The previous night, we went on a comfortable walk along the Fateh Sagar lake. Although there were many people walking, talking, contemplating, it was quiet, people were chilling. There was none of the hustle and bustle we’re used to, although it was quite crowded even late at night. At one end is a newly installed aquarium, small, but again, aesthetically laid out and easily accessible. Called ‘Under the Sun’, it’s large enough to showcase an amazing variety of aquatic life yet compact enough to explore without visitors getting cranky. That’s what makes it a learning space rather than a tourist space. For the touristy touch, you can stick your head in the middle of a whole lot of colourful fish and not get wet, or stick your fingers into water and have them nibble at your nails, and/or both!

After that, it was time for pav bhaji. Although it was late in the night, the open-air eating joint close to Sukhadia Circle was bursting at the seams with gourmands and the service from the eateries nestling cheek by jowl all along one side of rows and rows of tables appointed with coolers was prompt and presented with a smile.

When you’re in Udaipur, it’s natural to want to visit Nathdwara, some 50 km away. This little town is home to Srinathji, among the best-loved Krishna hotspots in India. But there was not enough time to squeeze that trip in. Then, suddenly, there was a brainwave: Why not say hello to Srinathji at Ghasiyar on the outskirts of Udaipur? That decided, Ghasiyar it was.

The story of Srinathji’s association with Ghasiyar goes like this: The deity worshipped at Nathdwara originally came from Jatipura in Mathura. All was well until the Scindias descended upon them and threatened to loot the temple unless they were paid off for their, well, greed. When the maharana of Udaipur heard of this, he immediately arranged to have the deity removed from Nathdwara to Udaipur until a new haveli was built for him in Ghasiyar, at the foot of the Gokunda mountains.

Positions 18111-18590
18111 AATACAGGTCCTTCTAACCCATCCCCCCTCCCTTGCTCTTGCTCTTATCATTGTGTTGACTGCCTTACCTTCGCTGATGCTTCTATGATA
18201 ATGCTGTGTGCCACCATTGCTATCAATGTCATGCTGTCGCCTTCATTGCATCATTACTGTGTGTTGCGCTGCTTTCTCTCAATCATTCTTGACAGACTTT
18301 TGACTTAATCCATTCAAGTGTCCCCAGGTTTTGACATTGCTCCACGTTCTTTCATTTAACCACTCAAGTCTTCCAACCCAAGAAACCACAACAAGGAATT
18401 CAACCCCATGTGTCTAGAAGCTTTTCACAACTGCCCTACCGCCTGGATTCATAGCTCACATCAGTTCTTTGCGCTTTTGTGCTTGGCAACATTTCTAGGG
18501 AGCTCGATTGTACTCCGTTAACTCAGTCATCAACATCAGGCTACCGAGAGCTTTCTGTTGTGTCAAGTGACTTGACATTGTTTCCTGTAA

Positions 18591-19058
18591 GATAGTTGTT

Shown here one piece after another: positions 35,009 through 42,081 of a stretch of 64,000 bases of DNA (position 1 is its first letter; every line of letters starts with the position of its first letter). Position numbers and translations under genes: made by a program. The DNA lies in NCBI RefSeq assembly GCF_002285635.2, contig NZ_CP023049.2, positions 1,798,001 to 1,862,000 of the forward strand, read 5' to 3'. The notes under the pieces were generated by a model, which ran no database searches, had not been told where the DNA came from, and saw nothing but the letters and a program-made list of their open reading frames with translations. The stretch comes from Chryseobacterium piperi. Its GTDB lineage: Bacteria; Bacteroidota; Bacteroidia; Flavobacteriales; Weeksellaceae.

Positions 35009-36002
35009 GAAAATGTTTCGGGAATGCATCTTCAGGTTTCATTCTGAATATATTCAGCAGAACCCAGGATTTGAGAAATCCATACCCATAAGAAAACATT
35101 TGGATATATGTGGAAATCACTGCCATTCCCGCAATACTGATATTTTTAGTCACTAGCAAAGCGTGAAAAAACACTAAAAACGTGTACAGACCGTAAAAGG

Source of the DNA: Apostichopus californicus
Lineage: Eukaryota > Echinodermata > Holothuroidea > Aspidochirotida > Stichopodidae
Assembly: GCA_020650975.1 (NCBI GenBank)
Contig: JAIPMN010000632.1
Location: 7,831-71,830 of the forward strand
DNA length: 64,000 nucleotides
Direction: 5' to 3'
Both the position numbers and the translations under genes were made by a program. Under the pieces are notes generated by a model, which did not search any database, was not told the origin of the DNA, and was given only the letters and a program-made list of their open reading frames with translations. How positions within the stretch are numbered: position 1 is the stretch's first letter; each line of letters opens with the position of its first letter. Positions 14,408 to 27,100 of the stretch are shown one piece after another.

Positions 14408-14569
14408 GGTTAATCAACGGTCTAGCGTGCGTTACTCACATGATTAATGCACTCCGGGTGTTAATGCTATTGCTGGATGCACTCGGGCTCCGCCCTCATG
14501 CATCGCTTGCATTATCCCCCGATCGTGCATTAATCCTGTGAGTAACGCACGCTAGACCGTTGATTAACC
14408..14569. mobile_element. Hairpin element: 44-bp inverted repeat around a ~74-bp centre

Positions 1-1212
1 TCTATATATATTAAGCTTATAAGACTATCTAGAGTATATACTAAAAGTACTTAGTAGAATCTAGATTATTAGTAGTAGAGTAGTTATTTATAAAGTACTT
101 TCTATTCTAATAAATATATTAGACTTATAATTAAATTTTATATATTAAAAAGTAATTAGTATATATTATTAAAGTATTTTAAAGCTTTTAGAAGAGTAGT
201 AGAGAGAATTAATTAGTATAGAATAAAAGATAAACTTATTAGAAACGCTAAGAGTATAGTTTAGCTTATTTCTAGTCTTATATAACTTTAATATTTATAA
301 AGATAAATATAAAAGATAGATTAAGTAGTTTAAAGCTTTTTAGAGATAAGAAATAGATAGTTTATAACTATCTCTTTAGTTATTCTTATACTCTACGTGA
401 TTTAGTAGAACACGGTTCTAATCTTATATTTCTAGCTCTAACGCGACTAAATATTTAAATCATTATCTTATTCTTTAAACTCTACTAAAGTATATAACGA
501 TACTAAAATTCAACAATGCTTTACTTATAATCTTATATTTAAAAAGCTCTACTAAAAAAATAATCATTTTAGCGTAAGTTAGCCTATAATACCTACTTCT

Once the threat from the Scindia army abated, Srinathji returned to Nathdwara and there he has remained. However, his picture and the memories of his sojourn permeate Ghasiyar and sweetly float among the hills and pastures surrounding. That’s why the gaushala at the temple is special. While up on the hills you see some laggardly cows continuing to graze, down below in the temple’s gaushala, those that have returned are herded indoors. Most are compliant and enter the cowshed with mild moos, but they leave behind a pretty heap of dung awash with urine! And there’s one number that simply refuses to heed the herder and quite literally turns its back on the gate!

It is twilight and the tinkling of bells mixes with the smell of dung and urine and you look around expecting the gopikas to put in an appearance. Krishna, of course, is there already. Listen, and you can hear the melodious call of his flute – almost.

Udaipur is among the better-known tourist destinations among the hundreds and thousands in India. There’s so much to see and feel – but be ready to climb steps and stones and slopes, whether in the havelis converted into charming hotels or among the hills. It is, like many destinations in India, a feast for worshippers and non-worshippers where you can escape the frenzy while yet feeling the fervour. For us, personally, it was a visit begun apprehensively that ended with sweet memories.

Doesn’t everybody need a holiday every now and then even if it is short, especially when there’s so much to see and it’s so easy to travel?